Depression Treatment and Health Status Outcomes in Young Patients With Acute Myocardial Infarction
Insights From the VIRGO Study (Variation in Recovery: Role of Gender on Outcomes of Young AMI Patients)
This article requires a subscription to view the full text. If you have a subscription you may use the login form below to view the article. Access to this article can also be purchased.
Article, see p 1681; Editorial, see p 1690
Depression is common among patients with acute myocardial infarction (AMI) and associated with adverse outcomes. Because depression disproportionately affects women, we examined sex differences in depression treatment rates in young patients with depressive symptoms following AMI admission and evaluated 1-year depressive symptom and health status outcomes by sex and depression treatment status. We evaluated these by using the VIRGO study (Variation in Recovery: Role of Gender on Outcomes of Young AMI Patients), a multicenter, international, prospective cohort study that enrolled patients aged 18 to 55 years (66.8% women).1 VIRGO was approved by Yale’s Institutional Review Board and all patients in the study provided informed consent. We abstracted medical records and conducted in-person interviews to record patient characteristics and used the 9-item Patient Health Questionnaire (PHQ-9)2 to assess depressive symptoms during or shortly after the AMI admission and 1 and 12 months later. Depression treatment was assessed among those with baseline PHQ-9 scores ≥10. Receiving depression treatment was defined as new or continued antidepressant medications or depression counseling at discharge or within at 1 month of discharge.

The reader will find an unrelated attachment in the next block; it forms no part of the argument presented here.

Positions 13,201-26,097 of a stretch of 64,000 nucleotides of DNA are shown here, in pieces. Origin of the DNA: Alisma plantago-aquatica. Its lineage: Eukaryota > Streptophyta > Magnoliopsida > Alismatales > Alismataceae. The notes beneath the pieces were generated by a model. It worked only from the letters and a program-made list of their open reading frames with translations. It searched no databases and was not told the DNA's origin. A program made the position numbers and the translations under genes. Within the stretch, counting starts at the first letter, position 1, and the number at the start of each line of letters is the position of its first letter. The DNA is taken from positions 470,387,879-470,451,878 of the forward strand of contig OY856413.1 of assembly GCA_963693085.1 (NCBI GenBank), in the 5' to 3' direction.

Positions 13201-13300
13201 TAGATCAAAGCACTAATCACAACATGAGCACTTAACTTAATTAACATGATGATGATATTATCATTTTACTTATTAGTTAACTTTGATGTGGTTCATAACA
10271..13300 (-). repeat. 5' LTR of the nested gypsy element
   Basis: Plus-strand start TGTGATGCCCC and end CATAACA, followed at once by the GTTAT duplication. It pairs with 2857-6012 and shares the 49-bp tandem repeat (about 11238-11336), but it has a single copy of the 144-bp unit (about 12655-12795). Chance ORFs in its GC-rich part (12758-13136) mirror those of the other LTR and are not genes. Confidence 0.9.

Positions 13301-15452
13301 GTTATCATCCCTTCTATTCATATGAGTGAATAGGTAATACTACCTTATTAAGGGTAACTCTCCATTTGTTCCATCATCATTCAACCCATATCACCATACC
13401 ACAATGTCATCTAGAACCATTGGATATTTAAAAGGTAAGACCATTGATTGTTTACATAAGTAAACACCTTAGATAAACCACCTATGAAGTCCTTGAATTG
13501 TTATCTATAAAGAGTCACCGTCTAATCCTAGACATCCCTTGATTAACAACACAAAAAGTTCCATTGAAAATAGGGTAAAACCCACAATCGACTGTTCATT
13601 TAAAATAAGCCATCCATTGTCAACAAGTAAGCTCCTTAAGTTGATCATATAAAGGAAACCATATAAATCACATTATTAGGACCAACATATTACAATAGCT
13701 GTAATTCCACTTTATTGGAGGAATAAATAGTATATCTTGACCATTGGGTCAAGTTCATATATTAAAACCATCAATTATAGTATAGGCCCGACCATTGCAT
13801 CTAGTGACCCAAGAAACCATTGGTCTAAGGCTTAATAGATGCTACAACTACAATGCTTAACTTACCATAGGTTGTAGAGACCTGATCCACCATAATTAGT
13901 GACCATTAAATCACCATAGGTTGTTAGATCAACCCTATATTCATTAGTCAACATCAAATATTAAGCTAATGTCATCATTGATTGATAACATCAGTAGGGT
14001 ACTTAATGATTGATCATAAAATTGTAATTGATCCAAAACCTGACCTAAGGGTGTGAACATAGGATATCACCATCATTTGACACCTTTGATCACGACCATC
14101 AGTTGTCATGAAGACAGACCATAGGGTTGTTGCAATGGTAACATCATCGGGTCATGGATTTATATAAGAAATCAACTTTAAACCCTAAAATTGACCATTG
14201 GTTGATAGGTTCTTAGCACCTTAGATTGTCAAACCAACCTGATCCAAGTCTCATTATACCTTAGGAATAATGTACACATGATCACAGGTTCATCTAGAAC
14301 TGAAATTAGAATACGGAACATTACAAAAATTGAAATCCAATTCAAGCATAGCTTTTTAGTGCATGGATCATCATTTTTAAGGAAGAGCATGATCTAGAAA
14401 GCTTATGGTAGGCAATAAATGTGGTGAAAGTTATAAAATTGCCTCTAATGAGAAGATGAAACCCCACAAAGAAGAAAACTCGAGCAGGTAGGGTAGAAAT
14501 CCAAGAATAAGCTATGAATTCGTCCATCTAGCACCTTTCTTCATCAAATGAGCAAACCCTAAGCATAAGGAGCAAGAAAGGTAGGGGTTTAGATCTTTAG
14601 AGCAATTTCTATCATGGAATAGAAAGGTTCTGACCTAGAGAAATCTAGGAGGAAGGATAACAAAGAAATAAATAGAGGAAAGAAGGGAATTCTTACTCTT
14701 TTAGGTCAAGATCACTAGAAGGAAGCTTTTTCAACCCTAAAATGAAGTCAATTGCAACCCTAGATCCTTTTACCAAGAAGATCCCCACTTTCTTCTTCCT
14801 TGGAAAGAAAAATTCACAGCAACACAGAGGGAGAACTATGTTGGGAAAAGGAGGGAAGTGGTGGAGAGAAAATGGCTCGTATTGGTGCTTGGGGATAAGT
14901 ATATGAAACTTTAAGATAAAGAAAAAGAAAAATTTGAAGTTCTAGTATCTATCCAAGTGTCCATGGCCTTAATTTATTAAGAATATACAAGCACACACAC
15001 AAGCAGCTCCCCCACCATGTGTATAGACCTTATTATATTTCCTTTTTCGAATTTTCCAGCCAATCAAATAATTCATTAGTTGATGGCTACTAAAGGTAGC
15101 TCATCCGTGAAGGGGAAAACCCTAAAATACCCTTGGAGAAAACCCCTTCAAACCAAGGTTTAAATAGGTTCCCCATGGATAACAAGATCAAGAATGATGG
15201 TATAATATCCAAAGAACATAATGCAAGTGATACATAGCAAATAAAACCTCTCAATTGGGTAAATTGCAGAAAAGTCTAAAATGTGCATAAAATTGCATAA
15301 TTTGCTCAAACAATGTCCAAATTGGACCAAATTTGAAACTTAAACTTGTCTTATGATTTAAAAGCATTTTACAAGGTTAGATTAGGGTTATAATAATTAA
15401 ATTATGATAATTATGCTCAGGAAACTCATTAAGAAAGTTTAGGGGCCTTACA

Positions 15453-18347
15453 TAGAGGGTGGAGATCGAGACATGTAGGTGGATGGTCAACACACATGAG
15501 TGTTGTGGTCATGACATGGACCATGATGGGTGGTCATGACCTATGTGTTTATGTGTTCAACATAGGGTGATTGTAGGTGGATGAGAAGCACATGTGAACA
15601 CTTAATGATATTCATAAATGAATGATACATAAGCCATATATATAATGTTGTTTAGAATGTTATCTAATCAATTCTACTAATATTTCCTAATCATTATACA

To compare outcomes as a function of depression treatment, we quantified outcomes in those with (1) no significant depressive symptoms (baseline PHQ-9<10); (2) treated depressive symptoms (baseline PHQ-9≥10 and receiving treatment); (3) untreated transient depressive symptoms (baseline PHQ-9≥10 and untreated, …